Don't think new motherhood is tough enough? Get ready. A group of uber-moms (or uber-idiots ... you decide) has thrown another log on the fire. They're taking what they call a "power maternity leave."
So how does that differ from the regular old weeks of trying to bond with this little person who is constantly crying or pooping or sleeping? Well, honey, these ladies don't just use that time off from work to do a silly little thing like learning to be a mom. They learn a new language! They start a new business! They do something, anything, that will boost them up the corporate ladder.
Just check out this explanation of what "power maternity leave" consists of from UK site Stylist:
We’re so used to managing multiple projects -- buying a new house while planning a wedding and restructuring our work team -- that sitting around watching daytime TV while your baby sleeps is anathema to our hard-wired work ethic. Those precious months, as well as allowing you time to nurture your baby, give you the chance to take a step back and really think about your career prospects and whether your current job is fulfilling you in the way you’d like.
Did you catch the part about how we're all just sitting around taking in the soaps? How about the part where it's "anathema to our hard-wired work ethic"?
Because, y'know, figuring out how to actually feed a human being from our boobs isn't hard. Just ask the more than 50 percent of women who plan to exclusively breastfeed for at least three months who don't make their goal. And absolutely anyone could handle not getting a good night's sleep for weeks on end. That's why they used sleep deprivation as torture in Gitmo ... oh, wait.
Let's just say it: motherhood is hard work. If it wasn't, working moms and dads wouldn't have to pay someone to step in and care for our kids when we went to work; we'd be able to just strap the kid on our back and go. There's no need to get into another stay-at-home moms vs. working moms debate here.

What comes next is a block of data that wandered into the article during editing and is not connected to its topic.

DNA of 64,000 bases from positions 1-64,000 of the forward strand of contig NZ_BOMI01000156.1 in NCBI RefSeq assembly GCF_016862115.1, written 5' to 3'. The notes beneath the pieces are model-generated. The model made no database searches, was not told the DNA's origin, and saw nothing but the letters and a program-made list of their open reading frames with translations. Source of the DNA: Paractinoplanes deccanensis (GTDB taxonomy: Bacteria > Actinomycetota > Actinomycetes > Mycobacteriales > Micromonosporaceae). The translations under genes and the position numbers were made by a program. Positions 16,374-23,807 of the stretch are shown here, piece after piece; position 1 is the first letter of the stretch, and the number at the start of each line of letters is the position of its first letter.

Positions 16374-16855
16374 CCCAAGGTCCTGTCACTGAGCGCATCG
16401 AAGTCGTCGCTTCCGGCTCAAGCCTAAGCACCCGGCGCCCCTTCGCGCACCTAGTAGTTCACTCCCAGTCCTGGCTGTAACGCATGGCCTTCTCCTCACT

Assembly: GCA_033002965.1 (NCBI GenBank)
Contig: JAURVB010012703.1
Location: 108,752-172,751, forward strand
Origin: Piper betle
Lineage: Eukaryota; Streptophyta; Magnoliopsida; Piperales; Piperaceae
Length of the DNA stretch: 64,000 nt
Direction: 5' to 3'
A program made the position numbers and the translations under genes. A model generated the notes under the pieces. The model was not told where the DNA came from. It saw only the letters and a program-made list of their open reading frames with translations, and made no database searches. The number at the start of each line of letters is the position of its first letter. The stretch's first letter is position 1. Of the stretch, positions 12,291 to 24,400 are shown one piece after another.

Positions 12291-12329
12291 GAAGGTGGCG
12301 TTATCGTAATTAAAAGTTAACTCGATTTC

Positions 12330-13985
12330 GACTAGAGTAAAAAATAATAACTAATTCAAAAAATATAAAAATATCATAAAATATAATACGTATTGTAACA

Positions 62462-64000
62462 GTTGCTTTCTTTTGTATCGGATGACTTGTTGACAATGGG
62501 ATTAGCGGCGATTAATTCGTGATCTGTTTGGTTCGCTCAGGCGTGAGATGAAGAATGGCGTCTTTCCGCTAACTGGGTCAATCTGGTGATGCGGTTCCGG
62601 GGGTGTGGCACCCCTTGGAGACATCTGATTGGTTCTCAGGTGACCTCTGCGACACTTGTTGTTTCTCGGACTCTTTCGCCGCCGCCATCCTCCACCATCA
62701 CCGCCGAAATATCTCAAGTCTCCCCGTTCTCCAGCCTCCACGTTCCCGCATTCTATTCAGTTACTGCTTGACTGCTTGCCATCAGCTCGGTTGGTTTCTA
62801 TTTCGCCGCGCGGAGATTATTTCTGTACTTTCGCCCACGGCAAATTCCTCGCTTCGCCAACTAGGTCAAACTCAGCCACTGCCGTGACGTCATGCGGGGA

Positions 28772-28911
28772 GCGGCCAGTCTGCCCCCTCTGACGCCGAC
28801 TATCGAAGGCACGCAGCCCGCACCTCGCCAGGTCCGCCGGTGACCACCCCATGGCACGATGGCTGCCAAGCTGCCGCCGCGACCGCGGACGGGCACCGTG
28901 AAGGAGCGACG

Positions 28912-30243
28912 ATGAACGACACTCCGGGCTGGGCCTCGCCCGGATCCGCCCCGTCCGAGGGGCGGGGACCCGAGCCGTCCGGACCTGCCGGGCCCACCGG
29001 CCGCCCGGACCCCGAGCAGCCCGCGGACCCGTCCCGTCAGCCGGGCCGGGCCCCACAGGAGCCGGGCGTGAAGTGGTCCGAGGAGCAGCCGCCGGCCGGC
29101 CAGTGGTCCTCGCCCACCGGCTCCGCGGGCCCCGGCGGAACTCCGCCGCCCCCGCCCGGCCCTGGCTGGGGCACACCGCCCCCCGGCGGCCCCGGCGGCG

What does need to be discussed is this ridiculous notion that maternity leave should become a contest for women, as though there's a test at the end: how many new computer programs did YOU learn between diaper changes?
I won't deny that taking time off from work to care for our kids puts women at a disadvantage in the workplace. But women are already incredibly limited in the time they can spend at home postpartum. We don't need to add more challenges on top of recuperating from giving birth, learning a whole new job (yes, motherhood IS a job), and giving baby that "best start" they so desperately need.
That mothers are looking at maternity leave as something they need to take advantage of to improve things at work says a lot about the way women are valued in the workplace. We shouldn't have to come back "better" than we were before we left. Where we were should be enough, what we're doing should be enough.
We are not taking time off so we can vacation in the Caribbean with a bevy of sexy waiters serving us cocktails. We are taking time so we can help the next generation of people get a good start in life. Isn't that enough? For employers and for women?
The system, as it is, sucks. But that shouldn't give women leave to screw their babies -- and frankly themselves -- by trying to climb the corporate ladder when they should be doing the hard work of being a new mom. Those women don't come off as good employees or good mothers. They come off, quite simply, as selfish.
Our kids need us. That's the point of maternity leave. Not to learn a new language or get a new job.
Shouldn't we, the mothers, value ourselves enough to realize this? Shouldn't we be fighting for the right to make sure maternity leave is valued?
If we moms don't fight for the right to have a regular old maternity leave, who will?
Did you do a "power" maternity leave? What do you think of this trend?
Image via emilywjones/Flickr